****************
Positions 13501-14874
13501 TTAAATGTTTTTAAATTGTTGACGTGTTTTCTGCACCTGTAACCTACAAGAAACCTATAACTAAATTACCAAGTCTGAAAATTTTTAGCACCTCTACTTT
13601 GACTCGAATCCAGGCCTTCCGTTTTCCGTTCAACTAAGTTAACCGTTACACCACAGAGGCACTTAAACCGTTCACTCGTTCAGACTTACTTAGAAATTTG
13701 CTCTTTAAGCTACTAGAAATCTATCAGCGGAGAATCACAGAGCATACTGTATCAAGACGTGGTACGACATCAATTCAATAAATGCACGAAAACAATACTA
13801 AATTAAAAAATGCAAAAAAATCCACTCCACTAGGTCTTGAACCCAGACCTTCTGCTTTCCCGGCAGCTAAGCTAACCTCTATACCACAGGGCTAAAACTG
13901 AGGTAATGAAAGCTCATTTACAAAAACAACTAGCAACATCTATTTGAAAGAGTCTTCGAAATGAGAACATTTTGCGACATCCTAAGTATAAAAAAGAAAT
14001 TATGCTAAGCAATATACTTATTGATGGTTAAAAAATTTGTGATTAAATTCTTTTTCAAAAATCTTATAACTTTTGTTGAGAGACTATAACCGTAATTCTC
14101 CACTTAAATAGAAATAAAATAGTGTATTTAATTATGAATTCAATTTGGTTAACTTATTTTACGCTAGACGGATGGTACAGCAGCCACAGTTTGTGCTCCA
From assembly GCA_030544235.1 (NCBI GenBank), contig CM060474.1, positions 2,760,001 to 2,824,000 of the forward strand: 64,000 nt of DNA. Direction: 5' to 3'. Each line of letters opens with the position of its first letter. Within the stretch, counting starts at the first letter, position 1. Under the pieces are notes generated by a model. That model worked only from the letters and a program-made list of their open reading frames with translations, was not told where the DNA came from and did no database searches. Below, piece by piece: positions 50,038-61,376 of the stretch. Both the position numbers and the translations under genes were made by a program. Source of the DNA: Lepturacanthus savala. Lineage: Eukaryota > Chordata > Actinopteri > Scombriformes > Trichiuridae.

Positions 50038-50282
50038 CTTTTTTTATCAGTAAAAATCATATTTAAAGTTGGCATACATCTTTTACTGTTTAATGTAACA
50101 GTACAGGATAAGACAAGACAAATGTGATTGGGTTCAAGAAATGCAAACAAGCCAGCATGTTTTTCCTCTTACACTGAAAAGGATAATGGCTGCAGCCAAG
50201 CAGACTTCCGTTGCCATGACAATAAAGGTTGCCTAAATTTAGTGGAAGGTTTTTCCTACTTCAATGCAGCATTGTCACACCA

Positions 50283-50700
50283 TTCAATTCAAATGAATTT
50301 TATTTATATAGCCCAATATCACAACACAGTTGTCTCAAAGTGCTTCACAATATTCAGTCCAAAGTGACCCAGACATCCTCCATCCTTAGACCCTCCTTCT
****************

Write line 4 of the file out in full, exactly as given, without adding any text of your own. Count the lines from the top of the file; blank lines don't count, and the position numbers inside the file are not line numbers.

13701 CTCTTTAAGCTACTAGAAATCTATCAGCGGAGAATCACAGAGCATACTGTATCAAGACGTGGTACGACATCAATTCAATAAATGCACGAAAACAATACTA